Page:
One of the aims of EAP programmes is to help international students adapt to the teaching and learning expectations of the academic culture they wish to join. It is assumed that the study practices they experienced in their own country will be different from those in the new context. In particular, their expectations about using and referencing ideas from authoritative sources may be different. I recently reviewed a teacher development framework, which recommended that EAP teachers take account of differences in academic cultures when analysing needs, preparing lessons and giving feedback to students. But I wonder how useful or even possible it is for EAP teachers to understand differences between academic cultures in ways that can be applied in a classroom.
I believe this recommendation may be carried over from general ELT, where the classroom focus is on word and sentence grammar to facilitate conversation about personal preferences and experiences. It is relatively easy to characterise differences in word and sentence grammar between different languages because at this level there are rules to follow. It is helpful for learners to compare grammatical structures in their own and the target language in order to be aware of language transfer, leading to typical mistakes.
When it comes to academic practices in longer texts, the value of direct comparisons between academic cultures can lead to stereotyping students, particularly those from East Asian cultures. Colin Sowden and Dilin Liu (2005) discussed plagiarism as cultural conditioning in an issue of ELT Journal. Based on anecdotal evidence from students, Sowden suggested that Confucian Heritage Cultures (CHCs) accepted exact copying of published sources as a mark of respect for authority. Liu countered by referring to published writing guides in China, arguing that the claim of cultural conditioning was based on incomplete understanding of the Chinese academic culture and led to unhelpful stereotyping. He also pointed out that an understanding of CHCs cultural practices around plagiarism was not useful in making decisions about what and how to teach use of sources.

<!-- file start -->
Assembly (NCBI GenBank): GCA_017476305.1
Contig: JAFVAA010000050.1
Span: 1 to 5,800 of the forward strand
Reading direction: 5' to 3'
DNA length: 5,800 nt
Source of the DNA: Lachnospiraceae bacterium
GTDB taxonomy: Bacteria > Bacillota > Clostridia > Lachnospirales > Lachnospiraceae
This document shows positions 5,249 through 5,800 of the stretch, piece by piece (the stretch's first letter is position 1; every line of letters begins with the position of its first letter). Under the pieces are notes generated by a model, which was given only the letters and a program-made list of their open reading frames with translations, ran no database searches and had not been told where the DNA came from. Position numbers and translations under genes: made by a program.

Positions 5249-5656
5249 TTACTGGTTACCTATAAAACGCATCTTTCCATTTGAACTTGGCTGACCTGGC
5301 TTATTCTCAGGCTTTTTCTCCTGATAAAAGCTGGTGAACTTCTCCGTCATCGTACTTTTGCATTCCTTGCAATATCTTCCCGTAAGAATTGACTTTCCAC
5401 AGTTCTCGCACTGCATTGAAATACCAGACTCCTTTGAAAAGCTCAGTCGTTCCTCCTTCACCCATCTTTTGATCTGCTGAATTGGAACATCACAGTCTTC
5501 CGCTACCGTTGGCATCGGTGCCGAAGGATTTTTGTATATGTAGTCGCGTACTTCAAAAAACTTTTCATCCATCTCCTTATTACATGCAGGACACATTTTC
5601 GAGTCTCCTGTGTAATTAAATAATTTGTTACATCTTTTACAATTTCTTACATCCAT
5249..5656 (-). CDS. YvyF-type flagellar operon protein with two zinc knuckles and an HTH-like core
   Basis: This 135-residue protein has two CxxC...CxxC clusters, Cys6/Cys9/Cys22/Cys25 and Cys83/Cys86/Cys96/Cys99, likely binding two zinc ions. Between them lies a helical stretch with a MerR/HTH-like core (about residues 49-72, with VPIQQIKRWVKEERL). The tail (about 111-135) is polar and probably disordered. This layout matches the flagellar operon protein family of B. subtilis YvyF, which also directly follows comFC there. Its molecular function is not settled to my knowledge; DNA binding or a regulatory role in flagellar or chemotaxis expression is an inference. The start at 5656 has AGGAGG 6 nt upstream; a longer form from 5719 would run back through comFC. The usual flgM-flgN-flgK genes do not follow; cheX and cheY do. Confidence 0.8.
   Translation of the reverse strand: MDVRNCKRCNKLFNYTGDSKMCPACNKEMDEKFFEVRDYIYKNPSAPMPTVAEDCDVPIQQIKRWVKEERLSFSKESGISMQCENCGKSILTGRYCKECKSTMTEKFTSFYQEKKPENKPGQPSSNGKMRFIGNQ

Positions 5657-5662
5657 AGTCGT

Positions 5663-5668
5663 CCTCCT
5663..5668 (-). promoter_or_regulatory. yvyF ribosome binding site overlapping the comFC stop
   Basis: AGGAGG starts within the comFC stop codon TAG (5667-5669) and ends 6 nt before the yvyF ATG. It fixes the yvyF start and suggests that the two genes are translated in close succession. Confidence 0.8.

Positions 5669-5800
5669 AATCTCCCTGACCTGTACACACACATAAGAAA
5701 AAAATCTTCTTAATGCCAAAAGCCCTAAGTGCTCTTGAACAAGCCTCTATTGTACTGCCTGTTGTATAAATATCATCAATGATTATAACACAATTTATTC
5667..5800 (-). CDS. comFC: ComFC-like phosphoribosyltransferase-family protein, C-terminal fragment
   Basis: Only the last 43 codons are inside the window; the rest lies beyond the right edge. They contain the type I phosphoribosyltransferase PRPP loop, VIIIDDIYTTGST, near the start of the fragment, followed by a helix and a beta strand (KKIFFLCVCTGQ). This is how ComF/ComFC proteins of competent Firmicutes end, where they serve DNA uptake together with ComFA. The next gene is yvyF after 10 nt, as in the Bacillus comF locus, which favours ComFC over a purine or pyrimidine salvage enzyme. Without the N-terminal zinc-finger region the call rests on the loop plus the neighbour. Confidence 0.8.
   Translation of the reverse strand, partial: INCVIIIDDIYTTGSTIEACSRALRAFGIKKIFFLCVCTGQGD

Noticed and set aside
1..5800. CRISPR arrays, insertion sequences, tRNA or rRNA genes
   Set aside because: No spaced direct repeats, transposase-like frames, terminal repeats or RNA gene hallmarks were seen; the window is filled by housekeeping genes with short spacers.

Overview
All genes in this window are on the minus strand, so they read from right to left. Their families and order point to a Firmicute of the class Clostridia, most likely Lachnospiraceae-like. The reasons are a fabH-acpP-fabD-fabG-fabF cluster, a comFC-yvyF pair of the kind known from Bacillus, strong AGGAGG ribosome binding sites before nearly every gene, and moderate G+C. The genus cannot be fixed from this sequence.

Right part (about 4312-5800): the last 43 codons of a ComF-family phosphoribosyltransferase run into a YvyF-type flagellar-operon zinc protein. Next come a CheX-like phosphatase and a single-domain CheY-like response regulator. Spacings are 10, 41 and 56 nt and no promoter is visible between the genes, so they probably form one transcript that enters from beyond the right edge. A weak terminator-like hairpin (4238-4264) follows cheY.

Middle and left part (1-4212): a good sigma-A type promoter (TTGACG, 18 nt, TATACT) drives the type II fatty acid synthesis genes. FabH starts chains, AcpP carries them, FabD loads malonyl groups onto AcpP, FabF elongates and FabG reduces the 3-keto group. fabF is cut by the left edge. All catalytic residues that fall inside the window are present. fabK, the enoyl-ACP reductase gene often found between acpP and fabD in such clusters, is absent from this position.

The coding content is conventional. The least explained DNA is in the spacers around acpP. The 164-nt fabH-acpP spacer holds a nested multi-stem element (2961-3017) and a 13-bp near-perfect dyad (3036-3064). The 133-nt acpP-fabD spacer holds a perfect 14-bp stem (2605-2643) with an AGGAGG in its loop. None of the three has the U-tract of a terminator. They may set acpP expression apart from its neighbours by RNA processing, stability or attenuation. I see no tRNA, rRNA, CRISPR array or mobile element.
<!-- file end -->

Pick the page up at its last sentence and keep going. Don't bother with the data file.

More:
I believe it is more helpful to think of academic cultures not in relation to national cultures but to disciplines and specific levels of academic study. Sowden’s students were moving from a Chinese school to undergraduate history studies in the UK. Their UK counterparts may experience similar problems in the transition from high school to a research-led academic culture at university. Academic cultures in different disciplines expose students to research at different levels of study. For example, Robertson, & Blackler (2006), asked undergraduate students studying science, geography and literature where they thought research was in their discipline. These authors reported the spatial metaphors that students used to describe research. For science students, it was up there in postgraduate degrees; for geographers it was out there in the field; for literature students it was in there in the library. These students had different levels of access to research and hence a different requirement for acquiring, using or transforming ideas from sources.
I documented my own experience of moving from an undergraduate degree in chemistry in New Zealand to a postgraduate taught degree in Applied Linguistics in Scotland in a short lecture for a coursebook on listening skills (Lynch 2004, pp27–35). I had studied some English modules on my science degree and written several literature essays. However, my assumptions about the essay genre did not fit my new academic culture. I received feedback which said I had written an ‘undergraduate essay’ without a clear explanation of the way in which postgraduate essays might be different.
A simple framework that I have found helpful in characterising academic expectations at different levels of study is SOLO (Structure of Observed Learning Outcomes). Biggs (n.d.) describes the quality of learning at four levels: “At first we pick up only one or few aspects of the task (unistructural), then several aspects but they are unrelated (multistructural), then we learn how to integrate them into a whole (relational), and finally, we are able to generalise that whole to as yet untaught applications (extended abstract).”
Different levels of thinking and types of learning are required for undergraduate, postgraduate taught or postgraduate research degrees, which are likely to be discipline-specific rather than national acaedmic culture-specific, e.g. undergraduate chemistry students have to memorise more facts (multistructural) than postgraduate applied linguistics students before they engage with research (extended abstract), whichever national academic culture they originate from. Rather than focusing on the national academic cultures students come from, the SOLO framework shifts the focus to academic cultures of different disciplines and the extent to which they specify learning tasks at each of the different levels.
Biggs, J. B. (2003). Teaching for quality learning at university. Berkshire: Open University Press.
Biggs, J.B. (n.d.) SOLO Taxonomy. Retrieved 15.2.20 from https://www.johnbiggs.com.au/academic/solo-taxonomy/)
Lynch, T. (2004) Study Listening. Cambridge: Cambridge University Press.
Robertson, J. & Blackler, G. (2006) Students’ experiences of learning in a research environment Higher Education Research & Development, 25/3 pp 215 – 229.
Sowden, C. & Liu Dilin (2005) Point & Counterpoint. ELT Journal, 59/3, pp. 226–243.